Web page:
Argeo Cruz poses with a medal around his neck after finishing a race. (Photo courtesy Argeo Cruz)
Argeo Cruz poses with a medal around his neck after finishing a race. (Photo courtesy Argeo Cruz)
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Could This Be The Election That Changes The Game For DACA Athletes?

Why this matters

They say elections have consequences. One group in particular who lives on the precipice on who gets sworn-in come this January are DACA recipients. Over the summer, we interviewed Argeo Cruz, a DREAMER, and an athlete. He said his story with us about wanting to be on the US Olympic team as a runner, a dream that was cut short. We revisit that conversation in this episode which originally aired on July 22, 2020.

When Argeo Cruz qualified for the U.S. Olympic Marathon Trials, he felt like he had made it. He was an accomplished student athlete, a college graduate, a collegiate coach, and now an Olympic Trials qualifier. All of his hard training and focus had paid off and he was about to compete against the best of the best. Some would say he achieved the American dream.

Unfortunately, this dream was cut short.

Despite qualifying for the trials, Cruz was told he was unable to compete because of his status as a DREAMer. 

DREAMers is the title given to the hundred of thousands of young adults and children impacted by the Deferred Action for Childhood Arrivals. The program protects hundreds of thousands of immigrant youth who came to the U.S. as children from deportation. It also provides them with a work permit. However, it does not grant enrollees permanent legal status. This means that athletes like Cruz who are protected by DACA are unable to compete on an international level with the U.S. Olympic Team.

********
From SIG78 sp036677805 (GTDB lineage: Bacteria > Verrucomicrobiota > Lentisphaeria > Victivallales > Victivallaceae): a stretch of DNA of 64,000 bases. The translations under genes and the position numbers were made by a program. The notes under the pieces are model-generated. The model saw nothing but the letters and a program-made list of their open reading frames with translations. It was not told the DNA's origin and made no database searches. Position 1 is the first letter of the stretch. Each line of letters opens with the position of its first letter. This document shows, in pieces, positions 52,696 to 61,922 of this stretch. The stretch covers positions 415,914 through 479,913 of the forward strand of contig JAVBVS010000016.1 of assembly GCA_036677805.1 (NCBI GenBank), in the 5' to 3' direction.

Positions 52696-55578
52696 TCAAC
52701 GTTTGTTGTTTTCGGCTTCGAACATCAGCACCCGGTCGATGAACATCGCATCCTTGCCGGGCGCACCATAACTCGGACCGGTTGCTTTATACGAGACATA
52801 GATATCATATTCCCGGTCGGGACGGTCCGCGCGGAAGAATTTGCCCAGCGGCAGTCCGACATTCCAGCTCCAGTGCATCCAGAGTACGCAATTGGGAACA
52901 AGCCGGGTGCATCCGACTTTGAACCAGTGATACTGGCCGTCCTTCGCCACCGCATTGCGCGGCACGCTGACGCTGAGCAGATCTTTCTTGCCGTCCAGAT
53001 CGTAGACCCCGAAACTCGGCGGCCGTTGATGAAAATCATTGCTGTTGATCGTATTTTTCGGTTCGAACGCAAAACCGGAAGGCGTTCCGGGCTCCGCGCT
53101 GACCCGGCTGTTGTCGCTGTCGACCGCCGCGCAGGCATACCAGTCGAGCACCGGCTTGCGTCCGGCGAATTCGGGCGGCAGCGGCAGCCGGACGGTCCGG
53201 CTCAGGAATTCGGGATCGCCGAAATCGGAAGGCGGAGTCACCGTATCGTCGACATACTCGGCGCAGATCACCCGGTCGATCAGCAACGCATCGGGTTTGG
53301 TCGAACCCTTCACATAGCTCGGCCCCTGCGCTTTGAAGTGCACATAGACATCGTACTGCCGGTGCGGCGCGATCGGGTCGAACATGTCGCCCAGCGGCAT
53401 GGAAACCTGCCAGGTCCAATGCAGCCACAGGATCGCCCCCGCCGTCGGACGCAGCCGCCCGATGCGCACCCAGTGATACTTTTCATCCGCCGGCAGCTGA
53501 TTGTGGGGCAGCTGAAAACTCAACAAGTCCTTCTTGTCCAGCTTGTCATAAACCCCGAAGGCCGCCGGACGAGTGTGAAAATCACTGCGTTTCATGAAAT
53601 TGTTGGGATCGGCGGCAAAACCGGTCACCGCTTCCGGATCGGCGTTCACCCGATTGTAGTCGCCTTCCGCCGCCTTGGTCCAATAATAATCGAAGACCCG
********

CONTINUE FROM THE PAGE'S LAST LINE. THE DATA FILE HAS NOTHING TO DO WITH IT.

Cruz was 11 years old when he and his mother left Oaxaca, Mexico to join his father in Florida. He was unware of his undocumented status until his senior year. He and other undocumented peers lived in constant fear that they would be detained and deported at any moment, including during school hours.

Cruz says, “I used running as an outlet. During those days when I was frustrated, when I was angry, I always used running as a way of releasing my anger and pushing myself.”

“When I feel powerless, I go out for a run,” he continues. “That’s when I feel like I can push myself more or I can train harder because that’s something I can control. It gives me empowerment.”

Control and empowerment are vital in such a chaotic year. DREAMers are in uniquely hard place due to the pressures of COVID-19, racial justice movements, and recent attempts from the Trump administration to revoke DACA. 

On June 18, the Supreme Court of the United States rejected another motion from the administration to cancel DACA. While Cruz says that this decision is a victory, the Trump administration’s approach to immigration policy has been incredibly stressful. 

When rescinding DACA was first proposed, he was terrified. “I just started having flashbacks of when I didn’t have any documents, when I didn’t have DACA,” he states. “It was just a scary time for me thinking of the possibility of being caught by ICE and not having proof of legal documents. It was pretty devastating.”

In terms of this most recent ruling, Cruz says that while it was a relief, “We’re not done. We’re still trying to find a path to citizenship. That’s the ultimate goal moving forward.”

The path to citizenship is not easy. It is an incredibly long and complicated process. It also prevents DREAMers from feeling like accepted members of the U.S/ who can give back to the communities that they were raised in.

Cruz could compete with Mexico’s Olympic Team, but he says that his home is the U.S.  

“For me, there is more in life than just to qualify for the Olympics,” he says. “It is a big deal, but at the same time, for me it was here in the U.S. and southwest Florida where I was able to find such a strong community of people that helped me achieve what I had to do.”

In regards to other DREAMers, Cruz says, “We just try to support each other because we know what it’s like to be a DREAMer. We try to encourage each other and we have each others’ backs if needed. We push each other to maximize our potential.”

In spite of pressure from politicians, policymakers, and even some peers, DREAMers persevere. They are empowered by the support among themselves and others. The United States is their home and they are Americans who have incredible talents, stories, goals and futures.

**As of July 24, the administration has put DACA applications "on hold" despite the Supreme Court's rejection of their attempt to end the program in June. 

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